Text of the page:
The Schuchman Deaf Documentary Center (SDDC) educates students in the documentary arts and explores the lives of deaf people through research, documentation and dissemination.
Through the process of discovery and documentation, the center focuses on significant historical issues and endangered cultural knowledge specific to deaf peoples. Using film, photography, and narrative writing, the center disseminates stories of the deaf experience. Programs and products advance discourse on deaf lives, promoting a new level of awareness. The center also serves as a humanities-based resource for information on culturally and technically accessible documentary presentation.
SDDC adds to the public's knowledge of the humanities in four focused areas:1) Discovery — conducts research on deaf-specific topics through a variety of methods; 2) Documentation — engages in creation of film, photographs, and narrative writing; 3) Dissemination — organizes and hosts film screenings, lectures, and discussions in public and classroom settings, develops exhibitions, publishes articles, and produces multimedia website presentations and online bilingual (American Sign Language) publications; and 4) Education — trains students in the documentary process, including concept development and technical skills in film, photo, or text formats.
Gallaudet University's Schuchman Deaf Documentary Center seeks to enhance humanities scholarship through newly revealed perspectives on the meaning of deaf life, and by contrast, what it means to be hearing. Harnessing dispersed expertise the center takes an ambitious approach to building partnerships and offering courses, workshops, summer institutes, lectures, online and print publications, documentary films, exhibitions and web-based media that brings deaf history and contemporary life to the University and the public. A diverse team collaborates to discover, document, educate, and disseminate humanities content. Through fieldwork, the center identifies significant historical issues and endangered cultural knowledge.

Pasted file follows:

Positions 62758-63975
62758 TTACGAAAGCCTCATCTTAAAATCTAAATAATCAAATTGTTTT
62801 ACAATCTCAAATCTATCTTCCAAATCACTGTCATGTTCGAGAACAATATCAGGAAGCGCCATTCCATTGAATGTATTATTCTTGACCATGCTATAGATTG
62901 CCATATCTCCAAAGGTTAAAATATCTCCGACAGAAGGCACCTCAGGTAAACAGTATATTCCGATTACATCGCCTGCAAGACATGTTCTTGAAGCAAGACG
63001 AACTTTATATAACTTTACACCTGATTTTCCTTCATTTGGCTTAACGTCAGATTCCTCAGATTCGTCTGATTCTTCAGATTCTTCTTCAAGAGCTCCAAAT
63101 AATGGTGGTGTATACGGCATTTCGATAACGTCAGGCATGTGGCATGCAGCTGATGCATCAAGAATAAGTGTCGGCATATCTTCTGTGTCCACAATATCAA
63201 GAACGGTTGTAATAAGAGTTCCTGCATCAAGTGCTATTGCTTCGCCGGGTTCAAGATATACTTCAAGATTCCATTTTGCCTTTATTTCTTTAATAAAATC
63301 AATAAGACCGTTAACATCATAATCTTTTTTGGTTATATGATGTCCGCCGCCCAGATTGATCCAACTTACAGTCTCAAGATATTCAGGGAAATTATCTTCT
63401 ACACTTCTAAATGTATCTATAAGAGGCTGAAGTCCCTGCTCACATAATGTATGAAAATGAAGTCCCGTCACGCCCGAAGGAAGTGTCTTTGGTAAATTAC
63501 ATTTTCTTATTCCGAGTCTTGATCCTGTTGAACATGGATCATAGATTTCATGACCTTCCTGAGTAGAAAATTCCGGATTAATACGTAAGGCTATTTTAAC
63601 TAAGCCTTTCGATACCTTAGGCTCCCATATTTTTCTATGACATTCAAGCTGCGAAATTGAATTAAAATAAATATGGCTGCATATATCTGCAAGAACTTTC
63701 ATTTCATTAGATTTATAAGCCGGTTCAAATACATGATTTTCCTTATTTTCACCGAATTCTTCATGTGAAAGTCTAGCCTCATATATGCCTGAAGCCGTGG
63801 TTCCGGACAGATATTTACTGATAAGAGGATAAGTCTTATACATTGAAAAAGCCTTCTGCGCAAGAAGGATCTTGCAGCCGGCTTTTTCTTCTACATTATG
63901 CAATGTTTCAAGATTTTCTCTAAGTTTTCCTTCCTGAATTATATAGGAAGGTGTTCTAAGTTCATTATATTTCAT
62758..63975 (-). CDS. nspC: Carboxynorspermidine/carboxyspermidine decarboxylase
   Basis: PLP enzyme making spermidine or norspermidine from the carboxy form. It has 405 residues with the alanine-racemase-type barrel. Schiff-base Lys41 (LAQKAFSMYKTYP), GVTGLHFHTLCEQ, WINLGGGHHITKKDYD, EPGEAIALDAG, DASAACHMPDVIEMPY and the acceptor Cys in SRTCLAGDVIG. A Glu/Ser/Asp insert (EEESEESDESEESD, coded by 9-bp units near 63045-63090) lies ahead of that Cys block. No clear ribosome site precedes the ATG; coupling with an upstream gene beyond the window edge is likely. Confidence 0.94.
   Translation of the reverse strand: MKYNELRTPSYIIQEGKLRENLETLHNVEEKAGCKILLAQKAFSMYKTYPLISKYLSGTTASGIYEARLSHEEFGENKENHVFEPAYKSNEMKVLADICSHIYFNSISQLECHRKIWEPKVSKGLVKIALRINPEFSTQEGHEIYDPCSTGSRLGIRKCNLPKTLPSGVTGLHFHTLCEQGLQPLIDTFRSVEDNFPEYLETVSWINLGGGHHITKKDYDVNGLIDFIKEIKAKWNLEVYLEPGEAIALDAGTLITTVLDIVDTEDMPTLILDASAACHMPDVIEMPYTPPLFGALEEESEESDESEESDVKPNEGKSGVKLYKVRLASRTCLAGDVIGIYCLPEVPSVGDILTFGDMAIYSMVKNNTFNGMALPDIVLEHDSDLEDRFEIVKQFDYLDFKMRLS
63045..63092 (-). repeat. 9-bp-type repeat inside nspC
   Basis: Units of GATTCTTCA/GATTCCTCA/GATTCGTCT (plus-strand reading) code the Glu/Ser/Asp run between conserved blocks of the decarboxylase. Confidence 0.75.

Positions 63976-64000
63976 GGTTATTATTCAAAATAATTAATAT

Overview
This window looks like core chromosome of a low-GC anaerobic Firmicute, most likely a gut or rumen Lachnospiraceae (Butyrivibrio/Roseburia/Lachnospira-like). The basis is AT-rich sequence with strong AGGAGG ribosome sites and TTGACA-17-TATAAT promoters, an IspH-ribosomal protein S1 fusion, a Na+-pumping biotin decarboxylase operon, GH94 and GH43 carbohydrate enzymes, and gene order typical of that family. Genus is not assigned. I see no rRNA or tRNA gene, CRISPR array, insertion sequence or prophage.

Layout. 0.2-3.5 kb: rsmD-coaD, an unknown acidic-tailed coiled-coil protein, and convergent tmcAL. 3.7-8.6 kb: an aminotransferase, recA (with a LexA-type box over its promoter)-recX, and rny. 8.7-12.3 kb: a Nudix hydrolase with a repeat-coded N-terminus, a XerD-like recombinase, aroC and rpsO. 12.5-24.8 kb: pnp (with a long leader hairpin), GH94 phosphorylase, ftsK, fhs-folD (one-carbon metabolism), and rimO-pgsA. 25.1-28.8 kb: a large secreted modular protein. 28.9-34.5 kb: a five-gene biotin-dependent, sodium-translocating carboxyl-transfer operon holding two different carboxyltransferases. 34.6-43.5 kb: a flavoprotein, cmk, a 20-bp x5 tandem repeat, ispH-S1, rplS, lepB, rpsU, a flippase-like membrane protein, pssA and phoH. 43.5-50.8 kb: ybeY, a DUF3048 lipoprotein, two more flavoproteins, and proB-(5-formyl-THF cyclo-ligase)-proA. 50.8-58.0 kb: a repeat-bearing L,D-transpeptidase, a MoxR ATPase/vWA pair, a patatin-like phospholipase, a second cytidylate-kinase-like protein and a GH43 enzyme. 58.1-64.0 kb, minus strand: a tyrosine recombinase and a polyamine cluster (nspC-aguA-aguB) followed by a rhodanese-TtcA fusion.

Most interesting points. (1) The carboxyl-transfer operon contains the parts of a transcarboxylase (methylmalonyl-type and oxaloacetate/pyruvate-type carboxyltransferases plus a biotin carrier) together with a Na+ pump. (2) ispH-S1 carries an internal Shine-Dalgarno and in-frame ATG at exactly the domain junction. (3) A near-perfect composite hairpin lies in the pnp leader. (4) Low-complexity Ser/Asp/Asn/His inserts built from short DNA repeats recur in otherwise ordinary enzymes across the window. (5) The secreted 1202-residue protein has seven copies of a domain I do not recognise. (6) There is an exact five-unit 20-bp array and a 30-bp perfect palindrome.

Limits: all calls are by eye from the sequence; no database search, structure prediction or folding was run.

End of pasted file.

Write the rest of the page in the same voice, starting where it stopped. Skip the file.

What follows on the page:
Dr. Brian Greenwald, Director, SDDC
Jean Bergey, Associate Director, SDDC
A critical mass of Deaf people in urban settings forms a unique cultural linguistic environment. For example, hundreds of Deaf people, mostly Jewish and Italian first-generation Americans, lived within a one-mile radius of the Gravesend section of Brooklyn, N.Y., in the 1950s, 60s, and 70s. A designated bus to transport children to the nearest school for deaf students in Manhattan served the community. Deaf people lived in concentrated areas that were affordable, close to jobs, and offered an interwoven community. Very little documentation has been conducted on urban deaf life, with minimal "oral history" interviews on the mid-20th century city experience. Over 80 people have been identified as potential interviewees, and the SDDC has formed a team of advisors to guide research. Comparison and contrast with hearing communities is part of this humanities research that examines the way groups wrestle with linguistic, educational, and employment challenges.
Harry H. Laughlin, best known as the expert on sterilization in the United States, drafted a model sterilization law for states to consider adopting. Laughlin identified people with deafness as a target for sterilization. However, none of the states that adopted sterilization laws in the United States included the deaf on the list. What is the rationale for leaving deaf people out of state eugenic programs? Why was deafness, a condition typically a category eligible for sterilization, never actually in the law? This project seeks to explore the processes of excluding deaf people, and its rationale, as a target of sterilization.